WASHplus Learning Brief on WASH and Nutrition

by Taj Sheriff on January 12, 2016

This first in the series of learning briefs, “WASH and Nutrition,” documents WASHplus’ WASH and nutrition integration programming efforts to stimulate the discussion and improve the evidence base as well as share experiences and approaches to integrating the two sectors at the global and country level.  WASHplus has been stimulating the discussion and improving the evidence base around integrating WASH into nutrition programming and sharing experiences and approaches to integrating the two sectors at both the country and global levels.

The brief can be found herehttp://www.washplus.org/sites/default/files/wash_nutrition-brief2015.pdf

The brief  discusses several examples of nutrition integration with WASH. For example, a two-year WASHplus program in Mali was designed as an integrated WASH and nutrition program from the start. Lessons learned from this pilot are generating dialogue and interest in integrated programming at the regional and national levels.

In Bangladesh, WASHplus has been working at the national level to integrate key WASH indicators into nutrition activities and monitoring, to both build the evidence base linking WASH and nutrition programming and increase the frequency of integrated programming.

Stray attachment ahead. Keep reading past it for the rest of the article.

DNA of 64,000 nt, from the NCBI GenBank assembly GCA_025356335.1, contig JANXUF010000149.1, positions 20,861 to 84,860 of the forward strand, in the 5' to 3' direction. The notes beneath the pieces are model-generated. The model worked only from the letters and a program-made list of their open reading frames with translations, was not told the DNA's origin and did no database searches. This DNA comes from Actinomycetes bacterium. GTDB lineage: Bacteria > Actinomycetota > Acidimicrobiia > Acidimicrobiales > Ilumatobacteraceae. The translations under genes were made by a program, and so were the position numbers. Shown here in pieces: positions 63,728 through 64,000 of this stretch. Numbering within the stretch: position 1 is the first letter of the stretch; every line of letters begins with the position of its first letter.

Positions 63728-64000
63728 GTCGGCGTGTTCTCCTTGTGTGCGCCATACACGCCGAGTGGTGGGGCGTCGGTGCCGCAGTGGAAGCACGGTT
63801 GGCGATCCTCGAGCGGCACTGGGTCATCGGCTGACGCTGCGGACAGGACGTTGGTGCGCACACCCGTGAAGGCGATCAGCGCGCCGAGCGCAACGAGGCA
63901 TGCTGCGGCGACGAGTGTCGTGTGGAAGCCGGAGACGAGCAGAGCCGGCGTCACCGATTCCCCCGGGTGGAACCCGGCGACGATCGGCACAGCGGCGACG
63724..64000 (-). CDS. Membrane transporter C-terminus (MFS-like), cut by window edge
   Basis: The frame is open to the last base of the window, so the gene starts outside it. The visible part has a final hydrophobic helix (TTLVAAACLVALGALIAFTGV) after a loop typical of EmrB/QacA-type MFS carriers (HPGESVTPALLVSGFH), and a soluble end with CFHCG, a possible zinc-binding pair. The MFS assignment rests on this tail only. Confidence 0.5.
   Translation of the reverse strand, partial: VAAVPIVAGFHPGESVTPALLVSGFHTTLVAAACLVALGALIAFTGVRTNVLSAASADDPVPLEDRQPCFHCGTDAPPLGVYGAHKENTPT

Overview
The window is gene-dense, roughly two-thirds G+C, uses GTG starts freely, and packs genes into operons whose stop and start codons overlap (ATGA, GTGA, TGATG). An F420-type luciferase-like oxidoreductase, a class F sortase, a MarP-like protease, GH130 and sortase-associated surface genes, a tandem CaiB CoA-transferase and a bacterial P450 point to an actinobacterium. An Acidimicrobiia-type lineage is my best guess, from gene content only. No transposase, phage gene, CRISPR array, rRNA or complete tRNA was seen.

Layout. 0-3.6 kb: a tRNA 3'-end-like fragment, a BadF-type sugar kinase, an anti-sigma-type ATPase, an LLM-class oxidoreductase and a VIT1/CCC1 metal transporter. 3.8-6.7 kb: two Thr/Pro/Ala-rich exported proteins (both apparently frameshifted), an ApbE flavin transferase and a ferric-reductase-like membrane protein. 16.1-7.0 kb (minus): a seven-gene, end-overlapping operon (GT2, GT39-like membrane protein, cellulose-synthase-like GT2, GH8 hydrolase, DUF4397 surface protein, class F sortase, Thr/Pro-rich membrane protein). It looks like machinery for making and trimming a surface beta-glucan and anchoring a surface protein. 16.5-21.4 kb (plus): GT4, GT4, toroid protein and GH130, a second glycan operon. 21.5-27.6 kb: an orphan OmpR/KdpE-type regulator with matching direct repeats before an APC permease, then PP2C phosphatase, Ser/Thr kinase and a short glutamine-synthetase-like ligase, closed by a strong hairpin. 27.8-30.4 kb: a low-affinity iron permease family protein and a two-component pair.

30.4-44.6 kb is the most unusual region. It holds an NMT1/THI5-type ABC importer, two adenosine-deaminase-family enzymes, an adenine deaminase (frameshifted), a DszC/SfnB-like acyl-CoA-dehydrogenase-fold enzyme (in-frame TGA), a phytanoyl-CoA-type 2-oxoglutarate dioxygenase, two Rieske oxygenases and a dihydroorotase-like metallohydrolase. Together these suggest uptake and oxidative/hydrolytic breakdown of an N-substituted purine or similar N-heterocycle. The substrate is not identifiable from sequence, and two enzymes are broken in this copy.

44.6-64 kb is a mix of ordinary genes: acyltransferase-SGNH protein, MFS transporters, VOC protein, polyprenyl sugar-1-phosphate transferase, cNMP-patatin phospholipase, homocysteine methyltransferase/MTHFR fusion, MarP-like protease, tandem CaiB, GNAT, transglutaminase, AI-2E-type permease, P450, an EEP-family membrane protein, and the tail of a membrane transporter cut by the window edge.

In Uganda, WASHplus worked through other USAID partners, primarily the FANTA, SPRING, and Community Connector projects, to integrate WASH components into nutrition and food security programs. WASHplus developed a modular WASH-nutrition training and offered both stand-alone and integrated sessions and promoted small, doable actions.

The brief discusses ongoing challenges, such as that WASH is often considered after the initial design of nutrition projects, so projects improvise by identifying strategic opportunities as they arise and incorporating one or two WASH components into an established nutrition program, often without the accompanying indicators appropriate to those interventions. Without these indicators, it is difficult to quantify and justify the inclusion of WASH components. Other difficulties include that the integration of WASH into nutrition programs is one-sided: it takes place more often than nutrition being integrated into WASH programs. There can also be “message overload” if the scope and number of behavioral objectives are targeted.

The hope is that results from the integrated programming in Bangladesh, Mali, and Uganda will be validated and replicated in other countries to further build the evidence base and promote nutrition-WASH integrated programs.

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